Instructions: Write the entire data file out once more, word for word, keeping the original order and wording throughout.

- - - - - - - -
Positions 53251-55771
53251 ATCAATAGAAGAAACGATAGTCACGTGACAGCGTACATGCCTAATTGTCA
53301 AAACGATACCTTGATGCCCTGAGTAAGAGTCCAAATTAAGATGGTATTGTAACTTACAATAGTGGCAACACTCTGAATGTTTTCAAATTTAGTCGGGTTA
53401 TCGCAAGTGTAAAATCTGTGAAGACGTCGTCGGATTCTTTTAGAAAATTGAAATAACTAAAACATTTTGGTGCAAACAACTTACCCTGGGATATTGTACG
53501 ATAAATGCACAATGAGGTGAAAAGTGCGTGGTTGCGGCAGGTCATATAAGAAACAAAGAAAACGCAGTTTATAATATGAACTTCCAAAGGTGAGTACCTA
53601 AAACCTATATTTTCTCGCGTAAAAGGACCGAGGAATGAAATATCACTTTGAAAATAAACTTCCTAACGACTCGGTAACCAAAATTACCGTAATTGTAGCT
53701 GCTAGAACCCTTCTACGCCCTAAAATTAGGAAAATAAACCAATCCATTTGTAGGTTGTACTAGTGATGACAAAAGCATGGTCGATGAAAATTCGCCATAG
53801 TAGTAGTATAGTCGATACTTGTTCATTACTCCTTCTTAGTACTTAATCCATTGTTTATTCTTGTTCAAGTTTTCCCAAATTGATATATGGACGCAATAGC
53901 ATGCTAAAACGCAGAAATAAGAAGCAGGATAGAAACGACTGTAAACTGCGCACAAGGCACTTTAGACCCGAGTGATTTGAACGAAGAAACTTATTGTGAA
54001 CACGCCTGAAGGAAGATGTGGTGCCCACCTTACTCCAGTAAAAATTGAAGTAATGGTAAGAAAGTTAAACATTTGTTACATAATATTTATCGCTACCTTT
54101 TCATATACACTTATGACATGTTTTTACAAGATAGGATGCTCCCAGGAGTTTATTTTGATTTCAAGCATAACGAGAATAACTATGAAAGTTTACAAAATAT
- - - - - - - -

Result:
Positions 53251-55771
53251 ATCAATAGAAGAAACGATAGTCACGTGACAGCGTACATGCCTAATTGTCA
53301 AAACGATACCTTGATGCCCTGAGTAAGAGTCCAAATTAAGATGGTATTGTAACTTACAATAGTGGCAACACTCTGAATGTTTTCAAATTTAGTCGGGTTA
53401 TCGCAAGTGTAAAATCTGTGAAGACGTCGTCGGATTCTTTTAGAAAATTGAAATAACTAAAACATTTTGGTGCAAACAACTTACCCTGGGATATTGTACG
53501 ATAAATGCACAATGAGGTGAAAAGTGCGTGGTTGCGGCAGGTCATATAAGAAACAAAGAAAACGCAGTTTATAATATGAACTTCCAAAGGTGAGTACCTA
53601 AAACCTATATTTTCTCGCGTAAAAGGACCGAGGAATGAAATATCACTTTGAAAATAAACTTCCTAACGACTCGGTAACCAAAATTACCGTAATTGTAGCT
53701 GCTAGAACCCTTCTACGCCCTAAAATTAGGAAAATAAACCAATCCATTTGTAGGTTGTACTAGTGATGACAAAAGCATGGTCGATGAAAATTCGCCATAG
53801 TAGTAGTATAGTCGATACTTGTTCATTACTCCTTCTTAGTACTTAATCCATTGTTTATTCTTGTTCAAGTTTTCCCAAATTGATATATGGACGCAATAGC
53901 ATGCTAAAACGCAGAAATAAGAAGCAGGATAGAAACGACTGTAAACTGCGCACAAGGCACTTTAGACCCGAGTGATTTGAACGAAGAAACTTATTGTGAA
54001 CACGCCTGAAGGAAGATGTGGTGCCCACCTTACTCCAGTAAAAATTGAAGTAATGGTAAGAAAGTTAAACATTTGTTACATAATATTTATCGCTACCTTT
54101 TCATATACACTTATGACATGTTTTTACAAGATAGGATGCTCCCAGGAGTTTATTTTGATTTCAAGCATAACGAGAATAACTATGAAAGTTTACAAAATAT